Experimentation with and tests of various fins have demonstrated thatcertain variations in the cross sectional shape of the fin have marked advantages and adaptability for the purpose of achieving stability of the missile. It is considered that a fin shape wherein the fore and aft dimension of the narrow wedge portion is substantially one-fourth the fin chord would produce excellent results. This shape is illustrated in FIGURE 10. It has been found that making the narrow wedge portion as narrow as possible while still having the necessary structural strength is a very successful shape. Experience has demonstrated that for some adaptations, a very successful shape consists in the wider Wedge portion being only a very short after part of the fin as shown in FIGURE 11. In other words in this shape, the greater part of the fin is a narrow wedge with laterally extending flaps at the rear or trailing edge of the fin. Fin shapes wherein the width of the after end of the fin is from 10 percent to 20 percent of the chord length have also been found to possess the desired characteristics.

Actual tests of missiles equipped with fins constructed in accordance with the foregoing have demonstrated that we have provided a very effective fin construction for stabilizing missiles in flight particularly those missiles having a low fineness ratio.

The foregoing disclosure is intended to be representative of preferred forms of our invention; such variations, modifications and alterations as may be made by those skilled in the art are intended to be embraced within the scope of the claim appended hereto.

We claim:

A vehicle provided with stabilizing means for exposure to passage of an air stream comprising a plurality of fin members attached to the after portion of the vehicle and circumferentially spaced from each other each having a leading edge and trailing edge and in cross section through said leading and trailing edges a relatively narrow forward portion of progressively increasing thickness rearwardly therealong and a rearward portion of progressively increasing thickness rearwardly therealong with a wall portion at at least one side thereof disposed at a generally obtuse angle to an adjacent wall portion of said forward portion, and wherein the narrow forward portion of the fins includes an angle of substantially 6 and the rearward portion of the fins includes an angle of substantially 26.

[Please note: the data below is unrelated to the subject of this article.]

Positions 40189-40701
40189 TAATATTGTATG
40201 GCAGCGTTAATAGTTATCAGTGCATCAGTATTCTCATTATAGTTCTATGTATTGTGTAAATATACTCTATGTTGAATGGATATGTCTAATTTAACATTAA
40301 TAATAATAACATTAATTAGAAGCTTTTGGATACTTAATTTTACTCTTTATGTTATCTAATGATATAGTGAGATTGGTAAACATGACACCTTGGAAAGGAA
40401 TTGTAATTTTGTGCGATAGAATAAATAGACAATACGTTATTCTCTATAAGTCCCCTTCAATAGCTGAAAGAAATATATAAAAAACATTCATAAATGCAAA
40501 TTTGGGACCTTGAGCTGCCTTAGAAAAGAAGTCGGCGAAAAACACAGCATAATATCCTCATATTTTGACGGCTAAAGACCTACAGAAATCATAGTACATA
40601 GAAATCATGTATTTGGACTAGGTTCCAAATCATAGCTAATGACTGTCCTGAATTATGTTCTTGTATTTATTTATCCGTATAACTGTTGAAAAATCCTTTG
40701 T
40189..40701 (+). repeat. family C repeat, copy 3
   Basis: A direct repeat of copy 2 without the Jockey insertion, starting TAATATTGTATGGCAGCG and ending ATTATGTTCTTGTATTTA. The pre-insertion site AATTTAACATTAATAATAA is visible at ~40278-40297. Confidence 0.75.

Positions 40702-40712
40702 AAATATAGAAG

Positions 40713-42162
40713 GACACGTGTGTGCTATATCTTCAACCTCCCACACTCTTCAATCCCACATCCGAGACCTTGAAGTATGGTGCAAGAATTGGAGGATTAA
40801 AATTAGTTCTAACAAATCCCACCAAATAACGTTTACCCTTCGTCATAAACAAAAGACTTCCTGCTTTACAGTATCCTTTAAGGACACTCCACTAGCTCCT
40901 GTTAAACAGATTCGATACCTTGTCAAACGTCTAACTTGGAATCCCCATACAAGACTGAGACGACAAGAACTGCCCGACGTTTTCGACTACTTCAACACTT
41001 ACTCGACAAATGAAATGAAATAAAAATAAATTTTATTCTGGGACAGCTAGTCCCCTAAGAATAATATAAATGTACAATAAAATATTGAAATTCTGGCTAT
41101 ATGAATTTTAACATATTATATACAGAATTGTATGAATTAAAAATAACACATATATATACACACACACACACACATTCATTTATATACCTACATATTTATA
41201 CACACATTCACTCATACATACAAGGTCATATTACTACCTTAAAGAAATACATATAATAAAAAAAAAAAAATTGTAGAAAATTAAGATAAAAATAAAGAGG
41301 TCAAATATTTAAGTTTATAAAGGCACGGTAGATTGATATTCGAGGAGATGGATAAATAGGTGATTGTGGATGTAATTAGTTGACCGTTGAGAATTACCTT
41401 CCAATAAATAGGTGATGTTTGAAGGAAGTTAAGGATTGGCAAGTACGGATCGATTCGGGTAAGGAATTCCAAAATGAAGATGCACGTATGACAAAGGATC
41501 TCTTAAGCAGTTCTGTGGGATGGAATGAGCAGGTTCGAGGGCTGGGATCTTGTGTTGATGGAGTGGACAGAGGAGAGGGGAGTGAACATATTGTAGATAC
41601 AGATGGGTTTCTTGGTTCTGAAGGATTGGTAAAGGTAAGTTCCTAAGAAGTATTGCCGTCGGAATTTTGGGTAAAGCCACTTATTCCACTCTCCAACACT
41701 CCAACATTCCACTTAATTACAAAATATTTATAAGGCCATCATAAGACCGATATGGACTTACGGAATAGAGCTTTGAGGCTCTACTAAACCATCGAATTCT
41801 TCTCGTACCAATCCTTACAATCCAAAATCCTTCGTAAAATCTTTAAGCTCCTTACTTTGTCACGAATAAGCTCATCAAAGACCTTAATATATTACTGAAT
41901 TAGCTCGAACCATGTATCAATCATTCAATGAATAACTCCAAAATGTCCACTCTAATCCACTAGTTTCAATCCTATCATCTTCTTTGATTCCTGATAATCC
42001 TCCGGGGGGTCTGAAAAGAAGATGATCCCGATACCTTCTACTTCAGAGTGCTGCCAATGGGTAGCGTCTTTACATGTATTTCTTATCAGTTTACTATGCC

References Cited in the file of this patent UNITED STATES PATENTS 2,694,364 Liljegren Nov. 16, 1954 FOREIGN PATENTS 47,917 France May 11, 1937 (Addition to No. 778,989) 48,076 France July 6, 1937 (Addition to No. 817,907) 375,260 Italy Sept. 29, 1939

Patent Citations
Cited PatentFiling datePublication dateApplicantTitle
US2694364 *Jan 18, 1949Nov 16, 1954Liljegren Lyle KStreamlined mortar shell
FR47917E * Title not available
FR48076E * Title not available
FR778989A * Title not available
FR817907A * Title not available
IT375260B * Title not available
Referenced by
Citing PatentFiling datePublication dateApplicantTitle
US3162163 *Feb 19, 1962Dec 22, 1964Silverman Murray HHydrodynamic noise reduction
US3236182 *Jun 3, 1964Feb 22, 1966Dahm Werner KAir vanes of low hinge moments
US3333790 *Dec 2, 1964Aug 1, 1967Gen Dynamics CorpAerodynamic roll control mechanism
US3390850 *Aug 4, 1967Jul 2, 1968Army UsaFin for inducing spin in rotating rockets
US3392934 *Jan 26, 1967Jul 16, 1968Navy UsaTechnique to impede catastrophic yaw and magnus instability
US3447463 *May 1, 1967Jun 3, 1969Arthur Alfred LavineDual ignition explosive arrangement
US3756602 *Nov 24, 1972Sep 4, 1973R CarellaArchery arrow vane
US4637313 *Dec 31, 1984Jan 20, 1987Avco CorporationEarth penetrator
US7262394 *Mar 5, 2004Aug 28, 2007The Boeing CompanyMortar shell ring tail and associated method
Classifications
U.S. Classification102/385, 244/3.24
International ClassificationF42B10/06
Cooperative ClassificationF42B10/06
European ClassificationF42B10/06